Abstract: The retail industry in India has established itself as a key contributor to the Indian economy. It accounts for more than 10% of the country's GDP and employs around 8% of the workforce. India is the world's fifth-largest shopping destination (IBEF Report, 2021). The expansion of the organised retail industry has not only aided the growth of the economy, but it has also improved the customer choice portfolio. It shifted the retail industry from a producer-centric to a consumer-centric one. Liberalization policy changed the retail sector drastically with the 1991 economic reforms, which liberalised many of the highly protected public sectors by eliminating entrance obstacles to private involvement and permitting foreign investment in 35 high-priority industrial sectors. While these policies were successful in attracting foreign investment and technology in industrial areas, they capped foreign ownership at 51 percent and left most service industries, including retailing, heavily protected (Csilla Lakatos, Et al, 2013)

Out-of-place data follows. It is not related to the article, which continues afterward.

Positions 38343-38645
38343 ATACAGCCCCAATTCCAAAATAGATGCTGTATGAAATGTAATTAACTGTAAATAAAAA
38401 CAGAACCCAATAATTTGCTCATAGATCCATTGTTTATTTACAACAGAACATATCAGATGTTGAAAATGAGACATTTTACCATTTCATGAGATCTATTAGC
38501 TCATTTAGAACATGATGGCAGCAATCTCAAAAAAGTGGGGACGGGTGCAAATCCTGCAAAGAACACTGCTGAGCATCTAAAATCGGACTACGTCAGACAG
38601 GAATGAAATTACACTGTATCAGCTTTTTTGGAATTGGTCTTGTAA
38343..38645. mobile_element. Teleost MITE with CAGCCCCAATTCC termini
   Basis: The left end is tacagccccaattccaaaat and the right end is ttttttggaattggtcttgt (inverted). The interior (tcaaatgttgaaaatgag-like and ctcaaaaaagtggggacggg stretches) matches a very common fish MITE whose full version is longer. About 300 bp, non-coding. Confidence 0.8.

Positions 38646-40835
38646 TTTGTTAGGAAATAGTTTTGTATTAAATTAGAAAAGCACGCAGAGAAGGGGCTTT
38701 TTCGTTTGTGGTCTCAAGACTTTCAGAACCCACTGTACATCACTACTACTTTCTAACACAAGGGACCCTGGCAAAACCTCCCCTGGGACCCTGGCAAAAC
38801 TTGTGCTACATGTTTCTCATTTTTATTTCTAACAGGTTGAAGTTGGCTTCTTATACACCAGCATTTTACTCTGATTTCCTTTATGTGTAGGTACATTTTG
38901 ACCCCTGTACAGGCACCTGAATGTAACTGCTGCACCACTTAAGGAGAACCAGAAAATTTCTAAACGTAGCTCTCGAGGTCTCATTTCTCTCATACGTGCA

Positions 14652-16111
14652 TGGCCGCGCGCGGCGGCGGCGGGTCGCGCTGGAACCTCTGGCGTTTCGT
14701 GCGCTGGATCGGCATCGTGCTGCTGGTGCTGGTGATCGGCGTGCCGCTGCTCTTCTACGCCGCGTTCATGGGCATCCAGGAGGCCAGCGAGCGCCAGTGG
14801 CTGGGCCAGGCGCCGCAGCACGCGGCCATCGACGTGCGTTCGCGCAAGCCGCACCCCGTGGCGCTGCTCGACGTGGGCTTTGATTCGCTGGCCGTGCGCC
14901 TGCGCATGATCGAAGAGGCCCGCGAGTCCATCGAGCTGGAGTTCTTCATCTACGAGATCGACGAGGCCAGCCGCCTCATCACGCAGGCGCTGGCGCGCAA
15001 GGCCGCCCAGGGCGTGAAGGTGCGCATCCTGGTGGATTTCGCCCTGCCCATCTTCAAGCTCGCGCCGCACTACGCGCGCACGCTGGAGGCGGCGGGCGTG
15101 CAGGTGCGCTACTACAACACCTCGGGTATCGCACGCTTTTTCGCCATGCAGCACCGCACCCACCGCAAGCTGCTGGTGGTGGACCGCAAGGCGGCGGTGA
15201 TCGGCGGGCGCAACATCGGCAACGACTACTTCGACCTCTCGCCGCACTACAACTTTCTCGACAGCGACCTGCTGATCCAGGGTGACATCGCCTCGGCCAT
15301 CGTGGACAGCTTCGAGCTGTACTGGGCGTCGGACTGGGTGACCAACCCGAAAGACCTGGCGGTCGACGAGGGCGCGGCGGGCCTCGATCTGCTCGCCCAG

This paper attempts to analyse and estimate the evolution of the organised retail sector following liberalisation, as well as to comprehend the situation and the elements that have proven to be supporting and unfavourable or hindering the expansion of organised retailing in India.
Keywords: Retail, Liberalization policy, economic reforms, Organized sector, Growth
| DOI: 10.17148/IARJSET.2022.91010